Happy hour converged into happier hour the later the night went on. What day was it, anyway? I had no idea. Too busy for a weeknight, I assumed this was the Friday crowd, blowing off the week’s steam and gearing up for the weekend. I was nursing my fourth Coke and the bartender was starting to give me sidelong looks that indicated she might be suspicious of my loitering. Six months was a long time to be gone, I supposed. To her, I wasn’t a permanent fixture, I was the weird chick dressed like a throw-back to vampire-goth casing the joint from the back of the room. That, coupled with the fact that I’d been sitting here for going on six hours with nothing but watered down soda to keep me company and, sure, I could see why she might think I was a little on the suspicious side.
As I pondered the whereabouts of my cellphone and other personal belongings—did Xander rearrange my underwear drawer while I was gone?—I couldn’t help but dwell on one of the considerable loose ends I’d left behind six months ago. As I was about to pop over to O Anel for my brief vacay, Raif flashed me a postcard with a picture of Seattle’s Space Needle on its glossy surface. A not-so-subtle indicator that my past had caught up to me.
Or rather, was making an unwelcome re-appearance.
Lorik, the son of an Armenian mob boss had all but owned Seattle in the 1930s and by all rights, he should have been dead by now. Not traipsing all over the globe, taunting me with postcards from each of his pit stops. Now, the questions assaulted me faster than my brain could process them: Why had he resurfaced? What did he want? How had he managed to cheat the laws of nature? And most importantly, was he still in the city, waiting for me?
I sat a little straighter in my chair, no longer slouched and relaxed as I sipped from my drink. My skin crawled and my breath hitched in my chest as I was struck with the sensation that someone was watching me. It could have been triggered by the bartender, but I doubted it. The sense of unease intensified with each passing moment, and my heart skittered in my chest as an anxiety fueled burst of adrenaline spiked my bloodstream.
I wanted to run.
Fear constricted my lungs and pooled in my limbs until they twitched. I twisted the ring on my left thumb, the one piece of Tyler that was always with me, silently mustering up the courage to wish for him. Five little words would have him by my side in an instant and then I could finally breathe. Maybe if he was here, the uncontrollable fear would disappear.
The self-loathing that I felt over my weakness was far worse than the fear that threatened to crush me under its weight. I reminded myself that I wasn’t weak. Or helpless. I could kick a little ass if I had to and it’s not like I wasn’t armed. Besides, what could possibly happen to me here? The Pit wasn’t overly seedy or dangerous. This was supposed to be my safe place. My fear was irrational and I was totally overreacting.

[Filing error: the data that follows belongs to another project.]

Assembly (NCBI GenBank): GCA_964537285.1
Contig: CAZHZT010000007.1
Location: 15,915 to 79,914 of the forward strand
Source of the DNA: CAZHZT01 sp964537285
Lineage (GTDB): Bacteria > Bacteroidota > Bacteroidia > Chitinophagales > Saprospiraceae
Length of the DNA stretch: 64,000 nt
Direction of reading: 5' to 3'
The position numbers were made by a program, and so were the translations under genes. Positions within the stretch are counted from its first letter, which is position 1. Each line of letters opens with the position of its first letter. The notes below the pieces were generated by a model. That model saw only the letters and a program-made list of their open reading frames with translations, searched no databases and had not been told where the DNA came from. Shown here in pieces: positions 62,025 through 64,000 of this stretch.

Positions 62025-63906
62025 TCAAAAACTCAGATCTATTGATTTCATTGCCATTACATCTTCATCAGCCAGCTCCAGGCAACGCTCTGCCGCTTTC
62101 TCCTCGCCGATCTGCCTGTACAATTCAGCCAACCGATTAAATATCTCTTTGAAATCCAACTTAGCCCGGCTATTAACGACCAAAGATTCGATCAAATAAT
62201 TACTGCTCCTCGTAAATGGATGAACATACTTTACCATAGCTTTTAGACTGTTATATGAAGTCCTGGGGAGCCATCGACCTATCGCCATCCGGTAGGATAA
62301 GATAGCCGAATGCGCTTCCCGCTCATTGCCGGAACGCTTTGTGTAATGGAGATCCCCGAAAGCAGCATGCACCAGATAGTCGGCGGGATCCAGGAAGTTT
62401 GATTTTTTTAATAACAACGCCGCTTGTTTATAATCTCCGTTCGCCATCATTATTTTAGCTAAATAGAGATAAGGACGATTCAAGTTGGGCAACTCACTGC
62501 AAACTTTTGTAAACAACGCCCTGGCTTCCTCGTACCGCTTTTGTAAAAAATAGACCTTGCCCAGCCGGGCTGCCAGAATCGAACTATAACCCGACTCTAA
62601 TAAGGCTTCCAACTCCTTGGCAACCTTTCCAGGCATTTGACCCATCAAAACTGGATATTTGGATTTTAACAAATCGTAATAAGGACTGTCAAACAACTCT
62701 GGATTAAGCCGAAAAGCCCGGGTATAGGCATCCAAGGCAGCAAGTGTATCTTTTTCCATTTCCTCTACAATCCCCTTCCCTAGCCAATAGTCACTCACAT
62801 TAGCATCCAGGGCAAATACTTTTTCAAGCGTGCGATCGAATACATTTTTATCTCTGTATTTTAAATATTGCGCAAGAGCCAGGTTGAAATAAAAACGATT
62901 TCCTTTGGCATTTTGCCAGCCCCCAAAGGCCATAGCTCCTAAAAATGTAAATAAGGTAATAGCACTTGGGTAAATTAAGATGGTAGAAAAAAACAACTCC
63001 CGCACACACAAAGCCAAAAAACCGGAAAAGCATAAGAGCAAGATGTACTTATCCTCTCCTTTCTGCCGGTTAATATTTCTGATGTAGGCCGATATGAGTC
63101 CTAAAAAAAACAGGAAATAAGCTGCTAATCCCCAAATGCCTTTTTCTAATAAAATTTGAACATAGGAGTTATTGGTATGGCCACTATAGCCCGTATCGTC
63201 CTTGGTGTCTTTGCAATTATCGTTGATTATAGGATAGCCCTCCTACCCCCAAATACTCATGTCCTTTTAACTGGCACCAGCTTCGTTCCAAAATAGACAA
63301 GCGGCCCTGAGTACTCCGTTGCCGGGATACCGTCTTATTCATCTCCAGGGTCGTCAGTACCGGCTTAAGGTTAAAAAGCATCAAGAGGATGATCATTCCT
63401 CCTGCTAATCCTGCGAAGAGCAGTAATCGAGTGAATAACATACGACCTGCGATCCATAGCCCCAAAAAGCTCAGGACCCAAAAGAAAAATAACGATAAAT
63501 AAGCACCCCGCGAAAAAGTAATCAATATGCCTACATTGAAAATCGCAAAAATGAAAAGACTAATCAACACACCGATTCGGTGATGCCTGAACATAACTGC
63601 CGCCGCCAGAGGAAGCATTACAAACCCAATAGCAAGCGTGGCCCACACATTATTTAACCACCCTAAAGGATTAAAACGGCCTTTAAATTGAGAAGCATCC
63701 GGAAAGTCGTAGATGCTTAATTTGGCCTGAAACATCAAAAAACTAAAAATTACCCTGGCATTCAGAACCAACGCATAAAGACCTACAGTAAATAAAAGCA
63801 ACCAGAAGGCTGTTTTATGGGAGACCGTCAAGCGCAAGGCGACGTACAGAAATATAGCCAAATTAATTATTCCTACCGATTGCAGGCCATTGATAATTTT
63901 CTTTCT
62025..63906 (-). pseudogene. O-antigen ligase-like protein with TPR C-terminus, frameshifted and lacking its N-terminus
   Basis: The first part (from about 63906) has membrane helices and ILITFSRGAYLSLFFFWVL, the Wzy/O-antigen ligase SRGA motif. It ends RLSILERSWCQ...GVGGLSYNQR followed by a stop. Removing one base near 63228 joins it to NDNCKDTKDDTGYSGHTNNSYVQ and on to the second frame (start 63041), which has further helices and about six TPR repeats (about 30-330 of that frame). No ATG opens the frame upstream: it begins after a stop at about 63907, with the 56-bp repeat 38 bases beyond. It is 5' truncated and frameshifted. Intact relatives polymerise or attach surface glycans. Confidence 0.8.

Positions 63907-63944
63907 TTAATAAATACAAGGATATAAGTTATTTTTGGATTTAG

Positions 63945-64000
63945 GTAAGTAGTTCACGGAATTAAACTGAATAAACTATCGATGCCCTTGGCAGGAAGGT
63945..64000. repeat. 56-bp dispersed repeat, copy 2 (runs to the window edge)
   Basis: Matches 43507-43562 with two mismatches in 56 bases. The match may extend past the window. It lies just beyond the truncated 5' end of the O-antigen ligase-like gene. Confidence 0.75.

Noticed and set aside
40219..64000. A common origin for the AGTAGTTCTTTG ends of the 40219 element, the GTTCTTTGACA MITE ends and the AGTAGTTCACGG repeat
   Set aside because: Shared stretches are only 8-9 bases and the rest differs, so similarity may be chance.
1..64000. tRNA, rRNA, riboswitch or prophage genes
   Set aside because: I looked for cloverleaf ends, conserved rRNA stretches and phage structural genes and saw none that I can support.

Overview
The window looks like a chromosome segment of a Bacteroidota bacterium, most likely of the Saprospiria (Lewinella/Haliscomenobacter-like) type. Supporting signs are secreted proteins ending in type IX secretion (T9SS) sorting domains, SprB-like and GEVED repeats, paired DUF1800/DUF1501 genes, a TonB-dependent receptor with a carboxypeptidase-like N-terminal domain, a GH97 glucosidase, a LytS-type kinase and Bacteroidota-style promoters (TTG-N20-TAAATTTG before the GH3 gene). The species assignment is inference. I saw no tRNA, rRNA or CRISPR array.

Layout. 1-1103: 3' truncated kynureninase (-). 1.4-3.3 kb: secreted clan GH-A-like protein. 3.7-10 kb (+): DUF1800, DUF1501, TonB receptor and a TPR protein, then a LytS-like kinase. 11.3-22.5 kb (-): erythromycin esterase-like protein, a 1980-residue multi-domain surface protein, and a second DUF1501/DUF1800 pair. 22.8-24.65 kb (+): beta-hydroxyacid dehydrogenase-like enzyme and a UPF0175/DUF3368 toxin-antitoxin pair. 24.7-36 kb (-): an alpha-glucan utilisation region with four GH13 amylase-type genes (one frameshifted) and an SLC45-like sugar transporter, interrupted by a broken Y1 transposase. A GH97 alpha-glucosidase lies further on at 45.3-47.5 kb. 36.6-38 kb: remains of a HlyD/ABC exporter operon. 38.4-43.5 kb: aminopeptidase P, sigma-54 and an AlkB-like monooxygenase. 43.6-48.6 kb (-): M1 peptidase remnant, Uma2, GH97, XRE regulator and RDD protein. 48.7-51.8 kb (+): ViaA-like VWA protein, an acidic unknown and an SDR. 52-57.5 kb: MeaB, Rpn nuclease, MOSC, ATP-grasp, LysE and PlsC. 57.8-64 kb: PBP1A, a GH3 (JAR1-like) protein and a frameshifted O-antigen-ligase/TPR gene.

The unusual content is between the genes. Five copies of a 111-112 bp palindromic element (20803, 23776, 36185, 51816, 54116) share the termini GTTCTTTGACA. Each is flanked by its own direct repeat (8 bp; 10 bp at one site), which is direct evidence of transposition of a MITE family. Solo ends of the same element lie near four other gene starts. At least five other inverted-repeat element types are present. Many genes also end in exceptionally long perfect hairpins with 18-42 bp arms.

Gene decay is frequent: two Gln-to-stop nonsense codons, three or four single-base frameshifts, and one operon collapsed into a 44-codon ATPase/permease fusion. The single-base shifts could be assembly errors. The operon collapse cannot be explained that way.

I reached down to my thigh and caressed the hilt of my dagger. Overreacting or not, my gut told me something wasn’t right. My back was to the wall, and I could easily defend myself from my little corner of the bar. Not to mention the fact that if I truly felt threatened, I’d simply give myself over to the protection of the shadows. I didn’t have to fight if I didn’t want to…
I narrowed my gaze at a lone form making its way to me through the press of people crowding the bar. The swagger was unmistakable, seeming to rocket me back to a place and time when I was another woman: blinded by infatuation, eager, drunk on my own power, excited by the danger and risk that had become a part of my existence. And though I knew he’d come to Seattle to find me, I doubted that I would’ve been any more shocked if Azriel himself had strolled through The Pit to my table. Because Lorik seemed no less a ghost than Az would have been.
Holy shit. He hadn’t aged at all since I’d last seen him over eighty years ago. It shouldn’t have freaked me out. I mean, supernatural creatures just didn’t age at the same pace that humans did. I could have been in O Anel for centuries and when I came home Raif would have been as vibrant and youthful as ever. But Lorik wasn’t a supernatural creature. He was human. At least, he’d been human. He should’ve been nothing more than a walking skeleton. Gross. My first day home and I’d already had more than a couple WTF moments. Stellar.
“Dariana!” Lorik exclaimed, arms spread wide as he approached my table. The nostalgia was totally creeping me out, the way he pronounced my name, softening the “ar” and adding an extra “a,” making it sound so much more elegant than it actually was, reminded me of one of our first encounters. “Finally you decide to come home. Tsk, tsk.” He wagged a scolding finger at me. “You make me think you don’t want to see me, running off like you did.”
My mind drew a blank as I sat there, staring.
“Well,” he said. “Are you going to invite me to sit down?”
Was I? I had no fucking clue. I couldn’t even form a coherent thought, let alone display social grace and pleasantry. The music in the bar was a little too loud, the ever-present hum of the crowd, too distracting to my overloaded senses. Through the cranks and turns, the gears in my brain tried to make sense of what my eyes were seeing.
“You’re so young!” I blurted. Totally classy.
A brilliant smile dawned on Lorik’s face and his dark eyes sparked with a mischievous light. He was attractive in a flashy sort of way: always dressed to the nines, clean and well-groomed, though he pulled off that disheveled look without making it appear orchestrated. His dark hair was longer than I remembered; the thick waves brushed both his collar and his brows. He reminded me of Azriel in a lot of ways, though his personality was good-humored, something Azriel never managed.